3D mouse prion coordinates finally available?
New prion mRNA complexity found
New Zealand, Australia scramble to squelch rumors
Australia's scrapie program
GSS with V129 is very different from GSS with M129
Intron sequence alleles and CJD diagnosis
No prion plaque in M232R CJD
Oryx and kudu prion sequences
Caveolin-selected peptide ligands have spaced aromatics
Amino terminus of prion inessential
Copper ion orders octapeptide repeat region
Prion dimers and the species barrier
Octapeptide insertions/deletions explained by DNA slippage
Prion gene variation in primates: correction
1. Prof. Dr. Rudi Glockshuber has kindly informed me that:
The coordinates of the mouse prion fragment PrP(121-231) will be posted online on October 1, 1997. (I'll post a interactive joystick model of this). His group has a paper currently in press with PNAS concerning the species barrier problem, positions of variable residues in the 3D structure, and possible sites of interactions between PrPc and PrPsc .. A second paper on the atomic details of the refined strucutre has been submitted to Nature Structural Biology.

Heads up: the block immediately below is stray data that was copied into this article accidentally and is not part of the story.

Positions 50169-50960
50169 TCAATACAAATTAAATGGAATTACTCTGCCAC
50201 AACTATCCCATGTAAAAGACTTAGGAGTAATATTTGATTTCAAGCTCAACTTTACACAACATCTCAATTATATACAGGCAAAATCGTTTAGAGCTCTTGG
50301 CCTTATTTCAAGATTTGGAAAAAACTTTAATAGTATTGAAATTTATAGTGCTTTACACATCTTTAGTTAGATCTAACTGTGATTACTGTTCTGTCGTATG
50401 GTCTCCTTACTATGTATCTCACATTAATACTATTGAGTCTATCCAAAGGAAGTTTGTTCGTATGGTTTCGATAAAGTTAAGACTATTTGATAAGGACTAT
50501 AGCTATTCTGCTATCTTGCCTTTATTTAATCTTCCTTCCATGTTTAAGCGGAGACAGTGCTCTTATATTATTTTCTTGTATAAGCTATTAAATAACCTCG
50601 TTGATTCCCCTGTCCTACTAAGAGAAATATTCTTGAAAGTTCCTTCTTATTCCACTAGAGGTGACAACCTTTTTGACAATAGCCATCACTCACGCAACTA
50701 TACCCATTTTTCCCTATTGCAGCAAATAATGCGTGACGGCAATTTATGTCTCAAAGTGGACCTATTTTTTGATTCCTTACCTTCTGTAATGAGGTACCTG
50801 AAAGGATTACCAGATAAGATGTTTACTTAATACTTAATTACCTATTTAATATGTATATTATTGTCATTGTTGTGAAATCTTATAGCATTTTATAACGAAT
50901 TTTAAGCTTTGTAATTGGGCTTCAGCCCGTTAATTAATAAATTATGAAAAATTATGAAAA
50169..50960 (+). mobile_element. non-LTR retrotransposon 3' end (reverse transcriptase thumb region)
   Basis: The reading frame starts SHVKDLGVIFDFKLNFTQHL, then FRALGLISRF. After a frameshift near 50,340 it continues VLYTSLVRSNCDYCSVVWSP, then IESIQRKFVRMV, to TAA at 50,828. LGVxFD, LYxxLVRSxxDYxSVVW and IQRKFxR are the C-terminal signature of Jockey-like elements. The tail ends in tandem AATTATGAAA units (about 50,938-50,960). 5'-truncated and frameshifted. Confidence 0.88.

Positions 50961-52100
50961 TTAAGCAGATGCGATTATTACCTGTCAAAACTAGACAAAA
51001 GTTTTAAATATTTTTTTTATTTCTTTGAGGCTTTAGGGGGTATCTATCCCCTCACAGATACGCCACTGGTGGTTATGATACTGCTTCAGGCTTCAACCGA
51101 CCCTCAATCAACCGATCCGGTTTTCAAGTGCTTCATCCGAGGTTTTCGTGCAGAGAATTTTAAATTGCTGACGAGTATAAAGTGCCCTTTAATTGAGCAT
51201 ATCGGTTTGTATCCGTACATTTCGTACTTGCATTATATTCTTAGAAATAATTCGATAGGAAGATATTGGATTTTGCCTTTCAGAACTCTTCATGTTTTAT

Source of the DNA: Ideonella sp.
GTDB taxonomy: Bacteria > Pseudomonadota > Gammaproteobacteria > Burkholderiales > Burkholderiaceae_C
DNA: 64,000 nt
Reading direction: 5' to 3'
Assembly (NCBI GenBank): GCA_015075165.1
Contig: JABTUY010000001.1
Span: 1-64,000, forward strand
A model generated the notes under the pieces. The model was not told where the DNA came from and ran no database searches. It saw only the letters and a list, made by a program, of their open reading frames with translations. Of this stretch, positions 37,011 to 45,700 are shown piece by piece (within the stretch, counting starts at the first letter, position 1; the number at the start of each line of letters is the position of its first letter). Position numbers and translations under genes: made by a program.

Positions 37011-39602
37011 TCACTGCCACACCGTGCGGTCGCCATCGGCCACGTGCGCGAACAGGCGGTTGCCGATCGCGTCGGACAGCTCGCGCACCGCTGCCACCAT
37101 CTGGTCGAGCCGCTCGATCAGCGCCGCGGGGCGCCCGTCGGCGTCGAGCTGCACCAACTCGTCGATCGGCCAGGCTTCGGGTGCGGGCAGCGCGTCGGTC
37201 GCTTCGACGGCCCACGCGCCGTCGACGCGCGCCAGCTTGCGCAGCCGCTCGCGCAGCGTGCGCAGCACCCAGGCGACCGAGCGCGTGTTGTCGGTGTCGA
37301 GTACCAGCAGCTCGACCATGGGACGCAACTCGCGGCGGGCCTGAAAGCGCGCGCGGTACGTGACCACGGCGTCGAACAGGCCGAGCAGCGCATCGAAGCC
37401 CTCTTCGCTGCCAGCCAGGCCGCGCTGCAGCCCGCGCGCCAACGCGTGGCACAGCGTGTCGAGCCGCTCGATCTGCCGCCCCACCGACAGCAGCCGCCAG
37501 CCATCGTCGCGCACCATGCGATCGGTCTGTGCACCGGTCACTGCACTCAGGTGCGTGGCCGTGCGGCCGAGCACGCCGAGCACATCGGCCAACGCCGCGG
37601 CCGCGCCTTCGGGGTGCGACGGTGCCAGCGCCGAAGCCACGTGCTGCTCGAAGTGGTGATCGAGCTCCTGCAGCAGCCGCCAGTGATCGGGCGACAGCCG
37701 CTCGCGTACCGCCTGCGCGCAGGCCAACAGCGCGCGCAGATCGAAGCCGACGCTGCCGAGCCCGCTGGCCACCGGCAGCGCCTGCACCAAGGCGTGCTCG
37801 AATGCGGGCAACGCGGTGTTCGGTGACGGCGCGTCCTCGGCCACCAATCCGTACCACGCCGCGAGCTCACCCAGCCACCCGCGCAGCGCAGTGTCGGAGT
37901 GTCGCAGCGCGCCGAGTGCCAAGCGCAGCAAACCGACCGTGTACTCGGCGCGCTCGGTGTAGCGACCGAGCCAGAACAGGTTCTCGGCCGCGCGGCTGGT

Their earlier paper represented a very significant advance of our knowledge of many issues involving prion structure/function. (Nature 18 July 1996) http://mad-cow.org/~tom/3d_text.html There was talk that they had the structure of a larger piece, but apparently there is nothing at the manuscript stage.